Pipeline Corrosion
Prof (Dr) A S Khanna
IIT Bombay(Retd.), and Chairman,
The Society for Surface Protective Coatings - India

Pipelines are important constituent of our day to day life. They control our daily life cycle to a greater extent. The very basic requirement of life, the water, reaches our home through pipelines. The essential ingredients of our life such as petrol, diesel, and many other important hydrocarbons reach us through pipelines. Natural gas, which is used in running several power plants and fertilizers plants, is transported through pipelines. Cooling water for condenser of a power plant requires a robust pipeline to transport sea water at a very high volume. Sewage disposal from residential buildings and industrial plants is also carried out effectively using a very strong network of pipelines. We cannot think of a system without a pipeline link to take care of our essential requirements at home. Industry transportation systems such as ships and commercial vehicles also use complicated pipeline network to supply fuel as well as cooling water to run the engine. All piping systems have one common problem of corrosion. The author, in this article, has strived to unfold the corrosion related problems of the pipeline systems restricting the scope to transportation of crude, gas, hydrocarbons, and water.

Abstract: Transportation of fluids by pipelines has become an essential requirement for large number of products. However water, crude, and natural gas are the most important one. Water pipelines are both underground and above ground, while pipelines for crude and gas transportation are mainly underground. One of the reasons for the same is the safety. Earth acts as the first defense of safety. Corrosion is a serious problem. Internal corrosion of pipelines depends upon the type of fluid, while external corrosion is dependent upon the climatic conditions. For underground pipelines, the internal corrosion is not a very serious problem; and is usually tackled by injection of inhibitors. However, external corrosion is a real threat which is controlled by a combination of coatings and cathodic protection.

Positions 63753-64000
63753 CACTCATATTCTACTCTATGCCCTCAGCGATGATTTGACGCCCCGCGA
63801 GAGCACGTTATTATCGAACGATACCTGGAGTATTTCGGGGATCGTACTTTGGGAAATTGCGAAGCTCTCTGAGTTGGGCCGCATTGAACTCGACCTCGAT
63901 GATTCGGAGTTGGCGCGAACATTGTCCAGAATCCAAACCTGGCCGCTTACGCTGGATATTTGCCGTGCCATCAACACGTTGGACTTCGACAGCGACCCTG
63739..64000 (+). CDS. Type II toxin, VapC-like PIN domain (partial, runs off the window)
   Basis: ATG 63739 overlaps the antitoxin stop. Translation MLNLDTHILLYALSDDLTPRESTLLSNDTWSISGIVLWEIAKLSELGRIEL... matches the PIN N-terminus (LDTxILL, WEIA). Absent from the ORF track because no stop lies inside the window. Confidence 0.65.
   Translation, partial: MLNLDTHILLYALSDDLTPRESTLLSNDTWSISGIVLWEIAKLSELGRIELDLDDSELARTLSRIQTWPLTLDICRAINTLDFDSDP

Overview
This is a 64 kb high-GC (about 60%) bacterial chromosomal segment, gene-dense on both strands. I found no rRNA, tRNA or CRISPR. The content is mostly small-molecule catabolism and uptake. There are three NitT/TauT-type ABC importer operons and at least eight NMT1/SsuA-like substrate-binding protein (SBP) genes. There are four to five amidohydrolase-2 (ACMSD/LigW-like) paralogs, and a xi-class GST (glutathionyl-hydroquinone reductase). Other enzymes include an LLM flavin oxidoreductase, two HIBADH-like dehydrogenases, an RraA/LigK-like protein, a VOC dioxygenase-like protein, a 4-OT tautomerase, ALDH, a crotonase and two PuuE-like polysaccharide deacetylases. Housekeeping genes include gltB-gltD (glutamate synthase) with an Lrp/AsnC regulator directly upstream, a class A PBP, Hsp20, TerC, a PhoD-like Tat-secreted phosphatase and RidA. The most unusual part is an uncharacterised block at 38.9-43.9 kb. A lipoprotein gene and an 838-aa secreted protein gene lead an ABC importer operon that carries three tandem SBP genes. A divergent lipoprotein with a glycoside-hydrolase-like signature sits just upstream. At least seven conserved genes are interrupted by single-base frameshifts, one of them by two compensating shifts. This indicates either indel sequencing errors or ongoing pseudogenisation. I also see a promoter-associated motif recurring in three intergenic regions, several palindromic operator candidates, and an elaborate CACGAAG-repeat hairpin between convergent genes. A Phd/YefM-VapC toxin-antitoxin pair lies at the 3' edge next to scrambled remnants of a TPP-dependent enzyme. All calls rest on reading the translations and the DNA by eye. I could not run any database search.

Underground Cross Country Pipelines (UCCP): There is a huge network of underground pipelines across the globe. As a matter of fact, the length and volume of UCCP decide the economy of that country. Larger the pipeline length, more extensively it is spread in that country to reach large number of household and industrial establishments. From the very basic point of view, UCCP differs from above ground pipelines in terms of the safety aspects as major use of UCCP lines is made to transport crude and gas which are inflammable and can catch fire, if released due to some accidental leak or damage. That is why the first and prime safety factor considered for UCCP is the earth itself, which acts as the first defense to contain fire or release of the inflammable material to the environment. Usually, the pipelines are kept 6 feet below the earth level and nicely protected by gravel and mud to insulate them from outside environment. Different countries have different lengths and capacity of these pipelines spread across various land terrain varying in softness, hardness, sandy, rocky, or full of minerals or moisture. These terrains can be undersea, river beds, brackish water, etc. Thus the first step in laying underground pipelines is the selection of laying route as per the right of way permissions from several agencies in that state or country.

There are more than 6500 offshore oil and gas installations in some 53 countries around the world. More than 50 percent of these installations are in the US Gulf of Mexico [1]. The next five largest areas in descending order are: Asia, Middle East, North Sea, West Africa coast, and South America [2]. These six regions account for the majority of the existing offshore oil and gas installations.